Staying Fit for the Holidays
The Champlain Area Trails (CATS) is a rather large network of trails for hiking, skiing, snowshoeing, birding, and picnicking in the Champlain Valley that stretches as far west as Elizabethtown. Many of the trails are built and maintained by a not-for-profit organization that was started back in 2009 to link communities, connect people with nature, and promote economic vitality. Along with these ever so important traits, CATS ease of access and diversity of terrain makes them the perfect destination for staying fit all year-round. Maybe you aren’t a fan of winter but you want to stay active throughout the cold spell, or maybe you are unable to hike long distances but want to stretch your legs, CATS has something for everyone.
I know for me, the holiday season is tough to balance the act of holding down a full time job, snacking, big dinners – multiple big dinners - and staying active. November to January 1st is famous for that, hence the reason we may need to have a New Year’s resolution, or revolution as I like to call it. Let me give you a short list of what’s out there in the CATS, to give you an idea of where you can go to keep active this fall and winter.
Blueberry Hill Trails – varied lengths, Easy to Moderate
This is a large network of trails that are perfect for many sports and can be found off of Lords Road in Elizabethtown. This trailhead will access thirty or so trails that will loop you through the forest over easy to steep terrain to gain views from two smaller summits and many other viewing areas in between. You can also stay lower in elevation and hike around the foothills and have a scenic walk along Cliffside.
Coon Mountain Trail – 2 miles RT, Moderate
This short hike to a rewarding view out over Lake Champlain is worth every step. You can find the trail located off of Halds Road just north of Westport. With a moderate climb and only one steep section this trail can get anyone high above the valley. A long rock staircase will help get you there as you swing around the mountain to finally top out on a rocky summit. A side trail called the Hidden Valley Trail can give you a short loop back to your car on the way out to diversify your hike a bit through more outstanding hardwood forest.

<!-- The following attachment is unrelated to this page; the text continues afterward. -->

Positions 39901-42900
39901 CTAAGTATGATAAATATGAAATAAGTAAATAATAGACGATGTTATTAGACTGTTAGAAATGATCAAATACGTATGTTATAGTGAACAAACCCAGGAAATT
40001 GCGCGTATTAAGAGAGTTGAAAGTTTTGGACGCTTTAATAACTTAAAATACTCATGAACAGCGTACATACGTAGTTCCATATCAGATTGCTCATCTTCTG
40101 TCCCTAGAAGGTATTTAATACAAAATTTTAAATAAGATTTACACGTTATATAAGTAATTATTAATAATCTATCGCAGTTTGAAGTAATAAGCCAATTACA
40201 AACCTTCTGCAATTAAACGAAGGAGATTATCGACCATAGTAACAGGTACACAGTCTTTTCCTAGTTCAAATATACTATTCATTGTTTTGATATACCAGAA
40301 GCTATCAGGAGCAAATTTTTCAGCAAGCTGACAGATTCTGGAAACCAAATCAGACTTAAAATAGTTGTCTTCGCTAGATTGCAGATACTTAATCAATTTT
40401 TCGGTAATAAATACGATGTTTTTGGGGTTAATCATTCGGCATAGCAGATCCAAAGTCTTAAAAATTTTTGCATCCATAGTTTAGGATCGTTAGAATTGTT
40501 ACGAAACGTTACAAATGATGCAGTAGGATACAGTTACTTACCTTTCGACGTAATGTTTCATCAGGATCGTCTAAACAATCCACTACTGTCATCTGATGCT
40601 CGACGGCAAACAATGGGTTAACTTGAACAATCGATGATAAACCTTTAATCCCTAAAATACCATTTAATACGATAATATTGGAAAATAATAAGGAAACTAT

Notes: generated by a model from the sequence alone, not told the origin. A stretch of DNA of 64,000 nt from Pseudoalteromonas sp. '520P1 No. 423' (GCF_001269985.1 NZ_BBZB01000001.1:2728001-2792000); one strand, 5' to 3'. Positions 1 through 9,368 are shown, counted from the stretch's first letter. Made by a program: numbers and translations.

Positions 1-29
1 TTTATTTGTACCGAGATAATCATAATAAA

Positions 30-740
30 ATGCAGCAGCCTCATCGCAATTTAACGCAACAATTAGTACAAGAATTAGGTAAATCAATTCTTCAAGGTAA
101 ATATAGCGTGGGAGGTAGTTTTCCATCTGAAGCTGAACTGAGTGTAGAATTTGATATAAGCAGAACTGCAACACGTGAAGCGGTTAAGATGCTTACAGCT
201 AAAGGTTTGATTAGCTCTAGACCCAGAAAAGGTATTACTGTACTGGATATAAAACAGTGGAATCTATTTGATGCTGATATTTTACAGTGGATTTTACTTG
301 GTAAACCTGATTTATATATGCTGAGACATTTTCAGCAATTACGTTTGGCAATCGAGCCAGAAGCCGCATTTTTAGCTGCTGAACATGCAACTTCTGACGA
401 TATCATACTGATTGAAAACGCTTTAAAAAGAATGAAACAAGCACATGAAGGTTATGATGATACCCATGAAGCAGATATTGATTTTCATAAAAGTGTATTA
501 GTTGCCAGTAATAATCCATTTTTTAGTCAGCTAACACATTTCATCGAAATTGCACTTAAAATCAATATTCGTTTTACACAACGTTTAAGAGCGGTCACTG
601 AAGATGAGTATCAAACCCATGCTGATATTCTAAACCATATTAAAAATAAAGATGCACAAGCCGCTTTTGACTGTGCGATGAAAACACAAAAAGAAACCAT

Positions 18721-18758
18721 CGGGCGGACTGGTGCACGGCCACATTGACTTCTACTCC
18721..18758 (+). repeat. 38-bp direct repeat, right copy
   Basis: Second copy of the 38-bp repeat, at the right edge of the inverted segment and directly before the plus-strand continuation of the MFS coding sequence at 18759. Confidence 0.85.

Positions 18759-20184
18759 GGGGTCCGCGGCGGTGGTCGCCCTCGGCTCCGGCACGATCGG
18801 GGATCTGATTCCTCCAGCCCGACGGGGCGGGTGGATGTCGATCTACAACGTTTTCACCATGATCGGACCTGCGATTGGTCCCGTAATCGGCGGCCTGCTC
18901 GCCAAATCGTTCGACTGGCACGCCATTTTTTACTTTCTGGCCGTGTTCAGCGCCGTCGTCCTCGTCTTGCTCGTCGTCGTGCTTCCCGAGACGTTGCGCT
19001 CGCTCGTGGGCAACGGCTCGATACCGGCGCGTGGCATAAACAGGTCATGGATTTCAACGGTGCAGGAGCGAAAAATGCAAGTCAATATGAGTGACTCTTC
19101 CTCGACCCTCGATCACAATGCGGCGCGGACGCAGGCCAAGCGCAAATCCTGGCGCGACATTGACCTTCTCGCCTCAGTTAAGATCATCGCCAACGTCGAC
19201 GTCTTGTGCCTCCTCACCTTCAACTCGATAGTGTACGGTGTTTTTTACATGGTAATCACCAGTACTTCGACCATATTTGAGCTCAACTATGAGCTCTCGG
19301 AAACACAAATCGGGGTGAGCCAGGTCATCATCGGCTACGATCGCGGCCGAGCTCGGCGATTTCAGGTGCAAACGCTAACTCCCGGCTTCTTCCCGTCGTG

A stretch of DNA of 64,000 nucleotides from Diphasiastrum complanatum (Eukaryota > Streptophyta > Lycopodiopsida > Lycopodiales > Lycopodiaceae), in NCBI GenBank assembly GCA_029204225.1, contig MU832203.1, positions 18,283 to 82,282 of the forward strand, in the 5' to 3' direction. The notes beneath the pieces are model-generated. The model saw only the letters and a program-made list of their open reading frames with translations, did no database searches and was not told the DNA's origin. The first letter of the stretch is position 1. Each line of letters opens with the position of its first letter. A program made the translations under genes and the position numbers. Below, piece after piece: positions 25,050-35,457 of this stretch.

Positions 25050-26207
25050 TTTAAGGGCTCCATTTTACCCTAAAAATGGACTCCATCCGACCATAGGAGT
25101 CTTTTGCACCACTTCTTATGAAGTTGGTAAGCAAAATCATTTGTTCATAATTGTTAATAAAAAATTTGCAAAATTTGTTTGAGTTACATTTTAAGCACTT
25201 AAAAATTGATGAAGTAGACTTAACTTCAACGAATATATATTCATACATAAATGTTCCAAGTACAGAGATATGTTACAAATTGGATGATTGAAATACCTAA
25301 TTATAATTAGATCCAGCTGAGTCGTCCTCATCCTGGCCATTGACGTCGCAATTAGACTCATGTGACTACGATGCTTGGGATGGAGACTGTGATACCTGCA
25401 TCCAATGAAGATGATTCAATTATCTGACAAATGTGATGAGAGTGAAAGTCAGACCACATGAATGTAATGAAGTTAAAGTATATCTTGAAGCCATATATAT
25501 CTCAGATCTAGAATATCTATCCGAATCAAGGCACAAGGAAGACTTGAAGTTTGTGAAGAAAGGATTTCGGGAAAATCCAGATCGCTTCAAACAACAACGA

Crowfoot Pond Trail – 6 miles RT, Easy
This intriguing trail to a back-country Pond gets way back there where the wild things grow. You can access the trail from Tracy Road southwest of Witherbee. Aside from the bridge being out right at the beginning of this trail, this is a very easy access route to a hidden back-country pond. Follow an old woods road as you pass through the valley between Stiles Hill and Moriah Pond Mountain.
Mount Gilligan Trail – 3 miles RT, Moderate
This small peak lives just south of Elizabethtown along Route 9. This perfect hike is great for the entire family; you can’t go wrong with Mount Gilligan. The views are not only quite nice, but the trail is a very fascinating piece of work. Diverse vegetation, rock cliffs and two viewing platforms give you an all-around look into the area.
Barn Rock Bay Trail – 4 miles RT, Easy
This is part of the Split Rock Wild Forest and can be found off Lake Shore Road north of Westport. Start hiking along an old road and crest a small hill before you slowly descend to several side trails. The Barn Rock Trail will continue to descend down to a bay on Lake Champlain and afford you some outstanding vistas out over the lake toward Vermont.
Webb Royce Swamp Overlook Trail – 0.3 miles, RT, Easy
This is a handicap accessible trail that can work for everyone. It can be found off Clark Road which is just north of Westport. This short trail is gravel surface and leads quickly to an observation deck with nice views out over the swamp.
Belfry Mountain Trail – 0.8 miles, RT, Easy
This short trail to a historic firetower can be found off Dalton Hill Road in Witherbee. Start and end your hike along an access road that climbs easily to the summit of Belfry Mountain where the historic fire tower still rests. Enjoy sweeping views of the old mining towns and out over to Lake Champlain as you rest in the cab of the fire tower.
As you may have guessed by now I could keep going on and on about trails to hike and snowshoe, but that’s only fair – CATS is doing an outstanding job keeping these trails in the region in great shape for everyone, and with development of new trails every year, there will always be new places to explore. Interested in other hiking, snowshoeing, and cross-country skiing opportunities in the Lake Champlain Region, to help keep your body moving? Just dig a bit deeper on our website and see what you can find for an exciting day on the trail.